Meteorological imagery
Detection, tracking and characterization of convective cloud cells

Contacts: P. Bouthemy, E. Mémin

Demo overview

The study of the life cycle of strong convective clouds is an important issue in the meteorological field. Indeed, such phenomena often cause hard weather situations as pouring rains or even tornadoes. We aim at providing nowcasters with new and efficient image processing tools. We have to address three distinct issues including a detection stage, a tracking stage of the cold cloud structures, which are potentially convective, and finally, a characterization stage of their convective activity. The tracking stage exploits the "Level Set" formalism. Curve contours are moved and deformed through an evolution equation applied to an associated implicit surface. The evolution function comprises two components acting successively. The first one exploits an estimated motion field and make each contour evolve in the direction of the dominant displacement starting from the location obtained in the previous image. Contour is then deformed by comparing the local temperatures with a predicted characteristic temperature of the cloud cell. Our tracking stage is able to make contours evolve in both directions, contraction and expansion, according to the local photometric context. The characterization of the convective activity is performed within each tracked regions. We have considered two relevant features to determine the atmospheric convection. The first one corresponds to the motion divergence and is derived from the estimated 2D motion field. The second one is the temporal variation of the local clouds temperatures. The study of the joined behavior of these two descriptors allows us to specify the tendency of the vertical movements associated with convective cells. The characterization results in segmenting areas delimited by each tracked contour in three classes, respectively denoted ``growing'' (upwards motion), ``declining'' (downwards motion), and ``non activity' ' or ``uncertainty' '. This issue is formulated as a contextual statistical labelling problem exploiting the Markov random fields.


Examples of the evolution of contours under the successive actions of the "dynamic" component and of the photometric component.
Parts of Meteosat images acquired on August 4 and 10, 1998.

Examples of segmentation of tracked areas in homogeneous convective activity regions from infrared Meteosat images.
Part of Meteosat images acquired on August 4, 1998 from 9h00 TU to 15h30 TU and, in tropical zones, on August 20, 1989 from 7h00 TU to 8h30 TU.
growing, declining, stability or uncertainty

Algorithm implementation
  • Tracking based on the Level Set approach.
The "Level Set" formalism (cf. book of Sethian, J.A., "Level Set Methods", Cambridge University Press, 1996) models a shape (a contour in the image plane) by an implicit function of higher dimension (a 3D surface in that case). The deformations applied at each iteration to the implicit surface (left figure) enables to extract the contours ( right figure) given by the intersection of the plane of zero height and this hypersurface.

Superposition of the 2D estimated motion field (red arrows) on the divergence map computed at each poixel within regions resulting from the tracking stage. Colors of the divergence map vary from deep blue (strongly negative values) to the dark red (strong positive values). The motion is not estimated within the grey areas. Infrared Meteosat image from August 10, 1995 from 17h00 TU.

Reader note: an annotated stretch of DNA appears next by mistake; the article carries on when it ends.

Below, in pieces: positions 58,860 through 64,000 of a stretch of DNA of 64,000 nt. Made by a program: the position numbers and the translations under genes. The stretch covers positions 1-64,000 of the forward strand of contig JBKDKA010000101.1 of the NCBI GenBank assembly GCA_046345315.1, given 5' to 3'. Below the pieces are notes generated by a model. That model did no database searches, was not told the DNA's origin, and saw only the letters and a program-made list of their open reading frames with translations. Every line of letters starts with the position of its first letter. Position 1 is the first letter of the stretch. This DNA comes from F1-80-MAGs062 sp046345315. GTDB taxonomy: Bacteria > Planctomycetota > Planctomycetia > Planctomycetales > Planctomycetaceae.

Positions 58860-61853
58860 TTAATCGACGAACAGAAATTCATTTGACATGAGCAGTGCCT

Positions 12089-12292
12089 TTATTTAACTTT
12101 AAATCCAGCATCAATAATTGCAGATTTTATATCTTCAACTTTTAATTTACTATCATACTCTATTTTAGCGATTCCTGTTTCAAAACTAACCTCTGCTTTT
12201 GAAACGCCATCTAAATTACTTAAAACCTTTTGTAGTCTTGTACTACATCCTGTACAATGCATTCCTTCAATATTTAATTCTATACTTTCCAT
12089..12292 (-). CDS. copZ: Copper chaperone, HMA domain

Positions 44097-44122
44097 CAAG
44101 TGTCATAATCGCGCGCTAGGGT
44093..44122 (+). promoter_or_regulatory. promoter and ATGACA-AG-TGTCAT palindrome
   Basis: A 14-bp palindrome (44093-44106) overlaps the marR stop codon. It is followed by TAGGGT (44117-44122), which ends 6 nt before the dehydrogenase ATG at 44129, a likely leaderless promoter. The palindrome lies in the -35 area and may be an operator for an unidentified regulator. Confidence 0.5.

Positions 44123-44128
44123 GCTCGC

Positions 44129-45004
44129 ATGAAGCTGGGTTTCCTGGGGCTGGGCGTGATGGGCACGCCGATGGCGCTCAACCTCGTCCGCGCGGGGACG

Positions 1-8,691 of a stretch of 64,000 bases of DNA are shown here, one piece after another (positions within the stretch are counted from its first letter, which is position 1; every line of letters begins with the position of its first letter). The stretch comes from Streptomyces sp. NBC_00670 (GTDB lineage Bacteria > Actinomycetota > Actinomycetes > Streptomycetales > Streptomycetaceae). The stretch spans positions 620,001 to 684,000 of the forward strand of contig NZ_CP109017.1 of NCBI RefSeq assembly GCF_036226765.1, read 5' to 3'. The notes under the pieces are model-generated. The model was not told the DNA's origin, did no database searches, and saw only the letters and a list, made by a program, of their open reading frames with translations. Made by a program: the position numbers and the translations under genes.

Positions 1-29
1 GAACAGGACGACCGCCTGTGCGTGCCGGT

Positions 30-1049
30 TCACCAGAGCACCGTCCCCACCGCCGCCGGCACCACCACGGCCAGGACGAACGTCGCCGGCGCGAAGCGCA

Left column: portion of infrared Meteosat images centered on Italy and acquired on August 4, 1995. Upper row: at 11h00 TU. lower row: at 13h30 TU. Middle column: computed divergence maps. Right column: temporal variation of the local temperatures.

It is possible to distinguish two phases of convective activity. The convective cloud cells first undergo a growing phase characterized by a spatial expansion and a drop in temperature of its top. After a phase of stability, the cells enter a declining phase corresponding to an increase of its temperature top and a dissipation of its structure. We consider two features to determine the convective activity: the motion divergence derived from a 2D estimated motion field and the change in temperature of the cloud top points.


This study aims at providing meteorological forecasters with an additional source of numerical information on the convective atmospheric phenomena. The tracking and the characterization of such cloud structures are particularly important since they may cause violent atmospheric phenomena such as strong rains, storms or hail.


  1. C. Papin, P. Bouthemy, E. Mémin, G. Rochard. Tracking and characterization of highly deformable cloud structures, Sixth European Conf. on Computer Vision, ECCV'2000, June 2000, Dublin.
  2. C. Papin, P. Bouthemy, E. Mémin, G. Rochard. Tracking and characterization of convective clouds from satellite images, EUMETSAT Conference on Satellite Meteorology and Oceanography, September 1999, Copenhagen.
  3. C. Papin. Analyse spatio-temporelle d'images satellitaires météorologiques : détection et suivi de structures nuageuses critiques, Thèse, Université de Rennes 1, Irisa, no 2299, December 1999. (summary)
  4. E. Mémin, P. Perez. Optical flow estimation and object-based segmentation with robust techniques, IEEE Trans. on Image Processing, 7(5): pages 703-719, May 1998.

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Last modified: Wed Sep 6 17:19:53 MET DST 2000